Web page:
4. The Pāli word translated here as "mental objects" is dhammā. Other frequently seen translations include "mental phenomena" (e.g., Bodhi, 2000b, pp. 1135ff.), "thoughts," "ideas" (e.g., Thanissaro, 2001a) and "contents of the mind" (VRI, 1996, p. 39) while some translators simply leave this word untranslated due to its complex overtones in the Pali literature.
  5. See, for instance, Bodhi (2000a), p. 288.
  6. Rhys Davids & Stede (1921-5), p. 699.
  7. Bodhi (2005), starting at time 50:00. Bodhi (2005) references, for instance, Majjhima Nikaya Sutta No. 149, where the Buddha instructs:
    "...[K]nowing & seeing the eye as it actually is present, knowing & seeing [visible] forms... consciousness at the eye... contact at the eye as they actually are present, knowing & seeing whatever arises conditioned through contact at the eye — experienced as pleasure, pain, or neither-pleasure-nor-pain — as it actually is present, one is not infatuated with the eye... forms... consciousness at the eye... contact at the eye... whatever arises.... The craving that makes for further becoming — accompanied by passion & delight, relishing now this & now that — is abandoned by him. His bodily disturbances & mental disturbances are abandoned. His bodily torments & mental torments are abandoned. His bodily distresses & mental distresses are abandoned. He is sensitive both to ease of body & ease of awareness..." (Thanissaro, 1998b).
  8. The greatest concentration of discourses related to the sense bases is in the Samyutta Nikaya, chapter 35, entitled "The Book of the Six Sense Bases" (Saḷāyatana-vagga). For instance, in Bodhi (2000b) edition of the Samyutta Nikaya, this chapter alone has 248 discourses. The Rhys Davids & Stede (1921-25) entry for "Āyatana" (p. 105) also mentions other discourses in each of the Pali nikayas.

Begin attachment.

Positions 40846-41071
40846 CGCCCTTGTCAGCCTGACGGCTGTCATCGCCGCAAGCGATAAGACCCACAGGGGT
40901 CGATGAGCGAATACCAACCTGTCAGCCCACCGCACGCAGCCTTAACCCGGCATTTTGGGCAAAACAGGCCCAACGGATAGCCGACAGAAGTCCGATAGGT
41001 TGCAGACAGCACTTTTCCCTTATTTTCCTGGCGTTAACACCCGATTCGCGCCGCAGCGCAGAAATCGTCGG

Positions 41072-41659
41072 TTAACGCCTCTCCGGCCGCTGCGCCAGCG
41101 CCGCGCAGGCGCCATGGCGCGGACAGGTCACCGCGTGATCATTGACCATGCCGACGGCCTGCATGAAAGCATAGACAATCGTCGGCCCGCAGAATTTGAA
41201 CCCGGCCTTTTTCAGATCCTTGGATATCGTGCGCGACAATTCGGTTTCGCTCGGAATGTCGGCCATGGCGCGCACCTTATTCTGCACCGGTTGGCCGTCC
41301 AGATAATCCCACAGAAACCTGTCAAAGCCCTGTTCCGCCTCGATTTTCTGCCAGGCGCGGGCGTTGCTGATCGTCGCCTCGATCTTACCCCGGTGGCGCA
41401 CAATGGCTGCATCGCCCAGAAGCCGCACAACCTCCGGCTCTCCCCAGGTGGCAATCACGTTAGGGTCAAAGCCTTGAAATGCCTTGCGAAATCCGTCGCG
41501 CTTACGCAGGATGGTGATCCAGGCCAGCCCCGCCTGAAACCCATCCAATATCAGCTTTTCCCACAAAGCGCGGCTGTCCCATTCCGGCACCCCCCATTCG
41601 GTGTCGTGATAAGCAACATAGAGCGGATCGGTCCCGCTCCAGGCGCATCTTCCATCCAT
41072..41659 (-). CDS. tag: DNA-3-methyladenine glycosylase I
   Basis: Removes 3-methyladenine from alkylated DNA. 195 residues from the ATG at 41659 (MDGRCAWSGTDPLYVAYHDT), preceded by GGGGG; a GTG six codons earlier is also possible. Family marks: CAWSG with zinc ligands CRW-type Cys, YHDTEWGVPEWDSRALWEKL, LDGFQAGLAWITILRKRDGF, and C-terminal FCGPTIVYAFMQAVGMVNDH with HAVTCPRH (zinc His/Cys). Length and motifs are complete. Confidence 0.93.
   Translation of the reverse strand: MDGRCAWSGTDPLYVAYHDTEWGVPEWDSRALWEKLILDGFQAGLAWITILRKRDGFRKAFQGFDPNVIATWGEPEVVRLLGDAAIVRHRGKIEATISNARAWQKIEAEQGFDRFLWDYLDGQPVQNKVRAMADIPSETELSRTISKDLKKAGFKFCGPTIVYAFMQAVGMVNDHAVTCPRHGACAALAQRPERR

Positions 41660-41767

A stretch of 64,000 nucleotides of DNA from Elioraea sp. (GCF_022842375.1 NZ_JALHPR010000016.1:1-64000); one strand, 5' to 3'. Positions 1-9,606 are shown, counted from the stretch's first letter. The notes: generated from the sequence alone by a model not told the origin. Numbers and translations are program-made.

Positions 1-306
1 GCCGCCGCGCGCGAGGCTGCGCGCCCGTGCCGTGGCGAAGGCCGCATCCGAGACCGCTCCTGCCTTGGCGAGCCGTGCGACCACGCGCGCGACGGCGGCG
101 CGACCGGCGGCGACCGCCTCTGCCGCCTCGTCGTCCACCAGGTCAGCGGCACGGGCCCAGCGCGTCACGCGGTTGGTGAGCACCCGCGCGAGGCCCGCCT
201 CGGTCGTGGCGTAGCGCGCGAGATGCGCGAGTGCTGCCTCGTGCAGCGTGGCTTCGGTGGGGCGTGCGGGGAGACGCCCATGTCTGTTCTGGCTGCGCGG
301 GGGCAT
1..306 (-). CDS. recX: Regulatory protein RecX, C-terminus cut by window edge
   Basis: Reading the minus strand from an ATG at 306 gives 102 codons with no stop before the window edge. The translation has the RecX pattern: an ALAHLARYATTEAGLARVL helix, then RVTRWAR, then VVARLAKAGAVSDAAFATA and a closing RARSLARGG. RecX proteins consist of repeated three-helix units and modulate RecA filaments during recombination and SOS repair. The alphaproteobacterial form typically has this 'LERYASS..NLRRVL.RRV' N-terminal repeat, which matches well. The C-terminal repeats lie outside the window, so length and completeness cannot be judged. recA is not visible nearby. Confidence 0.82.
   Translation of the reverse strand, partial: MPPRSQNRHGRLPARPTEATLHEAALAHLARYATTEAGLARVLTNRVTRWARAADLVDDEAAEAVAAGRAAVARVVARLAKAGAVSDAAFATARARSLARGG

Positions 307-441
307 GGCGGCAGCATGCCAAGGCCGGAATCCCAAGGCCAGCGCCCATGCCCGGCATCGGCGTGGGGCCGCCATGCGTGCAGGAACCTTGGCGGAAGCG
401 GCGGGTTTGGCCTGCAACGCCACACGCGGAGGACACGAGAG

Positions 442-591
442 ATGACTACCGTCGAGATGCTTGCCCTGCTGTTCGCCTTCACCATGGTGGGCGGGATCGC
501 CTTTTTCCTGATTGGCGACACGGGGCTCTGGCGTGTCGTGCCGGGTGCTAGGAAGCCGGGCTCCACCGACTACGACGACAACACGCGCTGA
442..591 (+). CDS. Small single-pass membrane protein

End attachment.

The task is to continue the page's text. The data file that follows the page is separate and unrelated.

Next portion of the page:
9. Ñāṇamoli & Bodhi (2001), pp. 1129-36; and, Thanissaro (1998a).
  10. Bodhi (2000b), p. 1140; and, Thanissaro (2001b). According to Bodhi (2000b), p. 1399, n. 7, the Pali commentary regarding the Sabba Sutta states: "...[I]f one passes over the twelve sense bases, one cannot point out any real phenomenon." Also see Rhys Davids & Stede (1921-25), p. 680, "Sabba" entry where sabbaŋ is defined as "the (whole) world of sense-experience."
  11. Bodhi (2000b), p. 1140; and, Thanissaro (2001a).
  12. For instance, SN 35.25 through 35.29, including the famed "Fire Sermon" (SN 35.28).
  13. Bodhi (2000b), p. 1122.
  14. This diagram is based on comments made by Bhikkhu Bodhi during a dharma talk (Bodhi, 2005, starting at time 50:00). Of course, reference to the Four Noble Truths in this context is redundant as the whole endless cycle of the Twelve Causes is a form of suffering and the last two causes, Birth and Old Age & Death, are explicitly identified as components of suffering by the Buddha in the Four Noble Truths (for instance, see the Dhammacakka Sutta). Nonetheless, Bodhi's formulation here provides a conciseness — both conceptually and, in this diagram, visually — that might otherwise not be as compelling and readily comprehended.
  15. Note that the Twelve Causes and Six Sextets describe the relationship between the sense bases and consciousness in different ways.
  16. In the context of SN 35.197, the term "empty" might simply be meant to convey "passive." It could also be used in the Buddhist sense of self-less, as in anatta (see). In fact, in SN 35.85, the Buddha applies this latter notion of emptiness (suññata) to all internal and external sense bases (Bodhi, 2000b, pp. 1163-64; and Thanissaro, 1997c).
  17. Bodhi (2000b), pp. 1237-1239 (where this discourse is identified as SN 35.238); Buddhaghosa (1999), p. 490 (where this discourse is identified as S.iv,175); and, Thanissaro (2004).

    Similarly, in the last sutta of the Samyutta Nikaya's Salayatana-samyutta, entitled "The Sheaf of Barley" (which Bodhi, 2000b, identifies as SN 35.248 and Thanissaro, 1998c, as SN 35.207), the Buddha describes the sense organs as "struck" or "thrashed" by "agreeable and disagreeable" sense objects (Bodhi, 2000b, pp. 1257-59; Thanissaro, 1998c).</span> </li>

  18. Bodhi (2000b), pp. 1230-1231 (where this discourse is identified as SN 35.232); and, Thanissaro (1997b). </li>